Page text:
Which was what Republicans buy sneakers, too, was about.
First you have to consider the times. Like we don't exactly want to judge Thomas Jefferson by today's standards and mores.
The NBA was in trouble in the early 1980s. It wasn't going out of business, but business was not good. Always fighting the racial trope of a majority black sport, the game had regressed in the 1970s because of labor issues with the rival ABA and the emerging drug culture. It was easier to point to athletes of color than executives of pallor. The ugliest of stereotypes became drawing room conversation.
We've heard all the stories of the 1980 Finals, one of the greatest ever, shown on tape delay. It was hardly just that. Seattle in the late 1970s, a team without any big stars, was in the Finals with games starting after 11 p.m. eastern time to accommodate local TV markets. Suns playoff games a few years earlier came on at 10:30 a.m. for a TV weekend time. Talk about holy. Conference finals games ran simultaneously so Eastern markets saw only the East teams. Weekend back to backs were common because the networks didn't want games to disturb their weekend prime time viewing. It was a big reason David Stern became commissioner.
Also why the NBA became the first league with an artificial financial ceiling and salary cap, a fusion of league and players. Perhaps a half dozen teams were on the verge of failing after the extensive expansions in the 1970s to drive the ABA into bankruptcy and merger. So the players were looking at the loss of perhaps 100 jobs.
So the league and the players agreed to the payroll certainty that enabled enough franchises to survive and begin to proper. Part of the deal was to limit the commentary about controversial issues. Even the most socially active players, like Kareem Abdul-Jabbar who boycotted the 1968 Olympics over racial issues and stood with Muhammad Ali, went silent. Players were asked to concentrate on basketball in the best interests of the league.
I recall advocates like Jim Brown coming around occasionally and condemning Jordan for his muted nature. Then Jordan would be vigorously defended by the other stars of the game. They understood.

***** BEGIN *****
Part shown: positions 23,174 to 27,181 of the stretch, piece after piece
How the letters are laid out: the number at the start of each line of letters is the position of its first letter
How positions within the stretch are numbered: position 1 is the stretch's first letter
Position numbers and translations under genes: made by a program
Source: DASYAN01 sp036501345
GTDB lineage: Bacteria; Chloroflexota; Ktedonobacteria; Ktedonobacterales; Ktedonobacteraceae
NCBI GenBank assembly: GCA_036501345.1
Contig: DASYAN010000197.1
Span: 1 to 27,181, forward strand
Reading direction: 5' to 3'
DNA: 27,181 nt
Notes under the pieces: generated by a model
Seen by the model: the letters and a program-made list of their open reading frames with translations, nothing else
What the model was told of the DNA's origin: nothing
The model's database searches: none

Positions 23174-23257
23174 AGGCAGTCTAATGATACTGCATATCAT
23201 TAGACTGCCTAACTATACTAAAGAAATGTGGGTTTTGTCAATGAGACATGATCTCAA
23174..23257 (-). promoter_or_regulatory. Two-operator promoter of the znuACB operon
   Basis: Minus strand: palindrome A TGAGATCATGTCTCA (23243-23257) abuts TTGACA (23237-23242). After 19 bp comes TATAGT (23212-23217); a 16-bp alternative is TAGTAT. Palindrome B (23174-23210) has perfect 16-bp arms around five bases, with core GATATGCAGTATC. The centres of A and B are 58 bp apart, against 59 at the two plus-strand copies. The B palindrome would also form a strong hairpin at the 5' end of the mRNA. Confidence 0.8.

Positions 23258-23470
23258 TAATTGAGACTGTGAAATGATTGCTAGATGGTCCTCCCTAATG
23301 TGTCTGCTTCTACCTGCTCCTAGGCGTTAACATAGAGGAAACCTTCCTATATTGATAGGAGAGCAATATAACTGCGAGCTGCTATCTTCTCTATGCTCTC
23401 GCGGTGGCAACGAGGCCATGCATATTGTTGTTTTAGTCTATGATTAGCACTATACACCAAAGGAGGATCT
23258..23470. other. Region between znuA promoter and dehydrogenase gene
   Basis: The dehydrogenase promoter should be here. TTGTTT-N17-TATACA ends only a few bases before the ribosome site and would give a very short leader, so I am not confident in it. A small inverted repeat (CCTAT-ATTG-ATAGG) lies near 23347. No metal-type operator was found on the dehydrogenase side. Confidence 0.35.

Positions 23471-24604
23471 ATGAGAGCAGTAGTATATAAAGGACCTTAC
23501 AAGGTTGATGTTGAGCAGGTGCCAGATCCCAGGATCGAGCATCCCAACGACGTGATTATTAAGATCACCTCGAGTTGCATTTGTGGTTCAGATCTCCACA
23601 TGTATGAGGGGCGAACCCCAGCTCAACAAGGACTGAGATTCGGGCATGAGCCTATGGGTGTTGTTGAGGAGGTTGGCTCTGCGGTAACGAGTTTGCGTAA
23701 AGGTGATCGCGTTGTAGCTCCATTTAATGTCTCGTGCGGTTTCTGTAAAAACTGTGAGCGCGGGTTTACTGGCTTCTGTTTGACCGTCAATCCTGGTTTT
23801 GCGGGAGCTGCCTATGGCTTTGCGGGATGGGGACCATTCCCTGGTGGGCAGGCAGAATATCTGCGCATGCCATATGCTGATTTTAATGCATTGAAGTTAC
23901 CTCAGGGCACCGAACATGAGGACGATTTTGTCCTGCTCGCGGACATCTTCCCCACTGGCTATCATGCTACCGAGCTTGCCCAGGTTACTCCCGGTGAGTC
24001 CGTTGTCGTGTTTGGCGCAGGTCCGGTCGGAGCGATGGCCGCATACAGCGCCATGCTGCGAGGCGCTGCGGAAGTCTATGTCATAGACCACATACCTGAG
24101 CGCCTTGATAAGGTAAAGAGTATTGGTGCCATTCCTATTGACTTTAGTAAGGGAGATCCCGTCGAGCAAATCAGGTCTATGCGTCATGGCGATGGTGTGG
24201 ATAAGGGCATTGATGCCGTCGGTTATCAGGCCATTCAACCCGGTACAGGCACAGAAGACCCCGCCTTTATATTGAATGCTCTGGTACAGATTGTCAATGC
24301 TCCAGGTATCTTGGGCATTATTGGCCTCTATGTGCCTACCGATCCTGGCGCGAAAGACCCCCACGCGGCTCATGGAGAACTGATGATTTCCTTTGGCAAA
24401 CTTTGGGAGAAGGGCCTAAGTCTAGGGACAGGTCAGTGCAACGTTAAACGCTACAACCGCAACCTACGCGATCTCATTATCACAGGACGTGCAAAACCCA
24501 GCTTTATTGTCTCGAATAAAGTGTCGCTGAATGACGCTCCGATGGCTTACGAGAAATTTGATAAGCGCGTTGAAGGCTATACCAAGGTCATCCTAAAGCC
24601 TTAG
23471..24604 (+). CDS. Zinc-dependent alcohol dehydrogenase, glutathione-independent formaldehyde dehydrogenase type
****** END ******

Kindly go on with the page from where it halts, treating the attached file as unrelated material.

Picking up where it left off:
So I was talking with Jordan before a game at his locker.
I had a previous career in politics, working as a congressional reporter in Washington, D.C. in the 1970s. After a few years with a news service, I had a brief sabbatical from journalism for an I wonder what-that's-like leave as press secretary for U.S. Senator Lowell Weicker before I joined the Tribune in 1979. I moved to sports full-time a few years later, though I'd done freelance basketball writing back into the 70s in Washington, interviewing Magic at his McDonald's high school game among other escapist adventures.
As unlikely as it seems now, back then hardly anyone believed you could win a title with Jordan on your team. He's just a scorer! the columnists instructed. You need to make others better like Larry and Magic did.
Hey, I'm being asked to make Mike Smrek, Gene Banks and Steve Colter better, Jordan would lament. But there may not have been a better interview, few players more welcoming, cordial, engaging and relentlessly interesting. Jordan loved the media give and take. He didn't like shooting before the games because crowds would gather like with the Curry dribbling shows. He preferred to verbally engage, challenge, get that last word. That seemed like the competition he needed for the game.
Like that time I was blathering on about Jesse Helms and that North Carolina senate race. Jordan knew how much the NBA had been asking players to stay away from this kind of stuff, and the truth is he didn't need to protect his shoe company investment. There were times there I recall him talking about splitting from Nike. They were changing deals on him and he didn't like the negotiating. Actually, he'd worn Converse in college and only went to that first Nike interview because his mother ordered him to. Jordan really was in it for the love of the game.
So I'm making my case about Charlotte mayor Harvey Gantt and even though Jordan knew this wasn't a topic that was best for his league, he still delighted in the last word. Because after all that meant you won.
It didn't matter if it was a game, a bet, the first to get dressed or taped, the first bag down the conveyor belt at the airport which he'd, by the way, arranged with a ten for the baggage handler. Conversation and can-you-top-this was a competitive event to Jordan. There were more skilled players, but no one with that manic, never drained reservoir of competitive energy and desire. It's why he worked harder, also. Not necessary to be better. But not to lose to anyone at anything.
So he shot me the last word.
"Republicans," he said with a smile, "buy sneakers, too."
It was all net!
I laughed, which also derailed my train of thought. It was the final word.
I never asked Jordan for whom he voted, to whom he gave money or for whom he worked. He wasn't particularly active or interested in politics, though he might have bet on a race. But after his career I do know he was seriously involved with Barack Obama's campaigns and has supported more social causes than most. Mostly quietly or anonymously.
It was a joke! Stop taking yourselves so seriously. He never did.
Enjoy the show.